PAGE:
But Datuk Mangkuto offered a more scientific explanation of our origins. The Minangnese, he said, migrated from mainland Asia in search of a new beginning. These migrants would travel to Mount Marapi, the highest peak in West Sumatra, to get a better view of the land before choosing to settle in Pariangan.
“Pariangan is located between major streams flowing from the mountain, which provide minerals to nourish the soils. Here we have a natural hot spring and wild animals are drawn to it, making it easy for hunting for meat,” Datuk Mangkuto continued.
He cited an ancient text containing prose that highlights Pariangan’s historical significance. The text recounts West Sumatra’s first kingdom, Galundi Barelo. There would be more small kingdoms centuries later, all merged into one superpower in the 14th century under King Adityawarman, a half-Sumatran prince from Java.
There are more than a hundred megaliths and monoliths in Pariangan alone and the roads that lead to Batusangkar are dotted by hundreds more. Some of them are inscribed with Sanskrit texts detailing land deals, policies and laws.
Other rocks are more mysterious. Scientists have struggled to make sense of two-and-a-half meter megaliths in Sika village that face the volcano. Also, scattered throughout Batusangkar are man-made rock formations that many believe to be ancient burial sites.
But the most mystifying of all is Batu Batikam (the stabbed rock) in Limo Kaum subdistrict, which contains a single hole the size of a dagger. It is said that a Minang prince, Parpatih Nan Sabatang, miraculously stabbed the rock with his kris, ending a prolonged dispute with his older brother, Katamanggungan. Outmatched in a contest of magical skills, the older prince agreed to be banished.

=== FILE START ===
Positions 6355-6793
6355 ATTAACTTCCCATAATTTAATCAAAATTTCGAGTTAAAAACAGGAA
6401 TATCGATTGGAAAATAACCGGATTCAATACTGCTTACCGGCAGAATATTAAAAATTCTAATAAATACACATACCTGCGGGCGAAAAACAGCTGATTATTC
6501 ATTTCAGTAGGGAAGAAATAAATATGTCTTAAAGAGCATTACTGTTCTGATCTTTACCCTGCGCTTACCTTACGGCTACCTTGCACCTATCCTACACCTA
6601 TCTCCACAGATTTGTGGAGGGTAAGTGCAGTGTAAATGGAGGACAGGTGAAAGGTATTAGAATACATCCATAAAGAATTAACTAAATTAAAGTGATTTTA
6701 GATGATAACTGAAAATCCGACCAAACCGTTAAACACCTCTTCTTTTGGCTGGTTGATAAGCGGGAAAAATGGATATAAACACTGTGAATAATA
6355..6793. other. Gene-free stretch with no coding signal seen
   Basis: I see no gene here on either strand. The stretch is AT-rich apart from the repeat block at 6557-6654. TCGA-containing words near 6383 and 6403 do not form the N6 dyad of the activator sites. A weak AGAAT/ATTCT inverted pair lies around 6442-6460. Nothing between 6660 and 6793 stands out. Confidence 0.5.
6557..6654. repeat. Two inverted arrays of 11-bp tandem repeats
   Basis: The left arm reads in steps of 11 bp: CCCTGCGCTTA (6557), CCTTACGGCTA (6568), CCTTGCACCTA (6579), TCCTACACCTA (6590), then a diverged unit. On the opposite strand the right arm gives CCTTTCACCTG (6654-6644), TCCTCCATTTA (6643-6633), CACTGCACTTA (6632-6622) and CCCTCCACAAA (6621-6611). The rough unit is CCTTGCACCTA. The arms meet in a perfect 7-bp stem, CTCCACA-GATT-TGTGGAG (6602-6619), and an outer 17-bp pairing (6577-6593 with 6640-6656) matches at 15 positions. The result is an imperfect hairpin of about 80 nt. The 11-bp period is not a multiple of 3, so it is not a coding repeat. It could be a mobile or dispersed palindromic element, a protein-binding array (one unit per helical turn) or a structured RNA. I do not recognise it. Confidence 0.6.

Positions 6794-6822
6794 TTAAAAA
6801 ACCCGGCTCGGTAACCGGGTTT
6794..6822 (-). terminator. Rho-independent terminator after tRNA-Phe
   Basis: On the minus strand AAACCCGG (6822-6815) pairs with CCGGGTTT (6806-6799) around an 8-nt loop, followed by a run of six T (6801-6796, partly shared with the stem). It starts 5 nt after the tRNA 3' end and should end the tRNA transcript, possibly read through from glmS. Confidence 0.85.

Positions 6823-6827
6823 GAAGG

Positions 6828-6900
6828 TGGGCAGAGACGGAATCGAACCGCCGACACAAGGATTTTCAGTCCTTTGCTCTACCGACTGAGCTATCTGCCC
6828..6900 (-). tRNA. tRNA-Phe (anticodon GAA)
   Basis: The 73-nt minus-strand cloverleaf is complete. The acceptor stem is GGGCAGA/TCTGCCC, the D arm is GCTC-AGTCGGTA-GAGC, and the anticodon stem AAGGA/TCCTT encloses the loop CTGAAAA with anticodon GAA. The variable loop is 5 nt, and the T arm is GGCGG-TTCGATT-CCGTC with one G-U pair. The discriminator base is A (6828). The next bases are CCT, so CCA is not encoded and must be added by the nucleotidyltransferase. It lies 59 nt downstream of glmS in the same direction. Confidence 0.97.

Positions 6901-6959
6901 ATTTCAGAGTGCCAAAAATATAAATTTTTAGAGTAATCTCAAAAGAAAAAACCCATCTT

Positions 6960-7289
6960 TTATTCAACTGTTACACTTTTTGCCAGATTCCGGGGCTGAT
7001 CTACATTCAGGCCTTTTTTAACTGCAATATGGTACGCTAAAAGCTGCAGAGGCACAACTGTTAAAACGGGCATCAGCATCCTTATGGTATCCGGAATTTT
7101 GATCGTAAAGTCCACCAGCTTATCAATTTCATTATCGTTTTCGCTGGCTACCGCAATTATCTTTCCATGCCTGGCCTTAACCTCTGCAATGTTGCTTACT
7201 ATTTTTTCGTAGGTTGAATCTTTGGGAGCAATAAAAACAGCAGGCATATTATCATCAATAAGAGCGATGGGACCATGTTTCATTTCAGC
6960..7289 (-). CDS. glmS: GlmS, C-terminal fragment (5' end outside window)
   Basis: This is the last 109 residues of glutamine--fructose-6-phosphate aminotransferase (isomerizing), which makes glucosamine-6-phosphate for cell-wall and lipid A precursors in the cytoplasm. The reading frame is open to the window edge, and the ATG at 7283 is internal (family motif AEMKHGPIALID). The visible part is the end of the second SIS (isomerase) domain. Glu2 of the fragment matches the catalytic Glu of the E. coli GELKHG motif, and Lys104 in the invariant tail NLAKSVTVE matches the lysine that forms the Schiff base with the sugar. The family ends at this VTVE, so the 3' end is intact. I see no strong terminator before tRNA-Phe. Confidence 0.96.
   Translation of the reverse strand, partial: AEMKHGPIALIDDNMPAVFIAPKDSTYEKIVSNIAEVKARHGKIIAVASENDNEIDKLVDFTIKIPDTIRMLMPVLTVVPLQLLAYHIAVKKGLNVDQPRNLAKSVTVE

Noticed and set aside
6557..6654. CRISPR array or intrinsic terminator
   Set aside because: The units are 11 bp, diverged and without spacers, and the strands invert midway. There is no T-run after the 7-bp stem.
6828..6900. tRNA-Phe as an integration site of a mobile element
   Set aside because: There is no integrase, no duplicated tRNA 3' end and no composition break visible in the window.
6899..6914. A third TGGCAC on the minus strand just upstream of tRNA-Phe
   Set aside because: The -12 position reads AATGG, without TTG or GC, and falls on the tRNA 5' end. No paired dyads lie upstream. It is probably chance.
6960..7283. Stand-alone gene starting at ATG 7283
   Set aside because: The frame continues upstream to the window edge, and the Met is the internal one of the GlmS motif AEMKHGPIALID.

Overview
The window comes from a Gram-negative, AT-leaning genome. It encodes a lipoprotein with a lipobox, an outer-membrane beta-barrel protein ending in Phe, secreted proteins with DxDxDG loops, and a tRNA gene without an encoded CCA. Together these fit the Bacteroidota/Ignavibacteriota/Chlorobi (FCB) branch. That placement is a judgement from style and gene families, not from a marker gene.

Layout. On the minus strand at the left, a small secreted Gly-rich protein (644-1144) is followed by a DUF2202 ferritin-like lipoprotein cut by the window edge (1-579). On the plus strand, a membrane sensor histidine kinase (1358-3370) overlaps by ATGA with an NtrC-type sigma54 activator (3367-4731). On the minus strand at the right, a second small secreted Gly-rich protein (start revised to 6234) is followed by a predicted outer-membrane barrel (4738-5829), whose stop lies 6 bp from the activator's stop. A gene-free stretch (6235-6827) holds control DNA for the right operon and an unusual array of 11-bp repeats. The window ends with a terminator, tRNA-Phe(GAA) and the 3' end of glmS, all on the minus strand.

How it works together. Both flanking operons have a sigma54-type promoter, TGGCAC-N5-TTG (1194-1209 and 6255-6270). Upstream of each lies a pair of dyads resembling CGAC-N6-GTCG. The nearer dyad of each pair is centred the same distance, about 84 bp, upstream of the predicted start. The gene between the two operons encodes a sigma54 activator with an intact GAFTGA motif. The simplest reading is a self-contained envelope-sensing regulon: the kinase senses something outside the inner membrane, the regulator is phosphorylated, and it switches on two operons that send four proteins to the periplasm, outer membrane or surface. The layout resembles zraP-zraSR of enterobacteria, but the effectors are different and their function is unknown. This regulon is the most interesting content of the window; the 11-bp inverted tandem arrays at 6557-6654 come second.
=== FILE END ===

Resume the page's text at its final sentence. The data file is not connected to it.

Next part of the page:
Less than a kilometer from the palace kings lay buried in the shade of a sacred banyan tree. Oaths were taken and decrees were enacted under the centuries-old tree. It is said that the banyan tree is guarded by the spirits and those who dare cut its branches will mysteriously fall ill and meet a tragic demise.
The palace itself was almost deserted when we arrived, with few tourists visiting the site. No one is permitted entry to the palace’s interior as workers rebuild the once-glorious structure, which was adorned by gold and mirrors. A dry straw roof pointing upward nearly six stories high has been destroyed by fire and rebuilt several times, the latest just weeks after my grandfather died in 2005.
Perhaps among the ancient scripts lost in the fires were those that could have answered the troubling questions in my mind. What happened to the last king of Minangkabau, Sutan Alam Bagagarsyah, after he was exiled by the Dutch to Jakarta? Why did the Minangkabau have three sets of rulers: the king of the earth, king of tradition and king of religion? Why did the Minangnese adopt a matrilineal system, the only people in the archipelago to do so?
Not far from the palace, behind rows of inscribed rocks from the time of Adityawarman, is my grandfather’s final resting place. The grave is adorned with marble and two concrete domes bearing the symbol of his authority as a datuk: an embossed marking that resembles a dagger wrapped around a belt. Before his tombstone, I whispered a wish: “Opa, help me understand our history.”
I arrived in Pariangan two days after I made my wish, and to my surprise, I learned Datuk Mangkuto had once met my grandfather. His eyes lit up as I mentioned the name Datuk Marajo, but the light soon faded as I told him he had passed away a long time ago.
“Yes, I know him,” Datuk Mangkuto said. “We met about 10 years ago. He said he had discovered an artifact and asked for my opinion on what it was and its history.”
Datuk Mangkuto appeared reluctant to divulge further details about the artifact, having spent very little time analyzing the object, which perhaps he would never see again now that my grandfather had died.
But knowing that this man had met my grandfather comforted me. I felt my grandfather, this man and myself were somehow connected, united by the same passion to learn about a time long gone.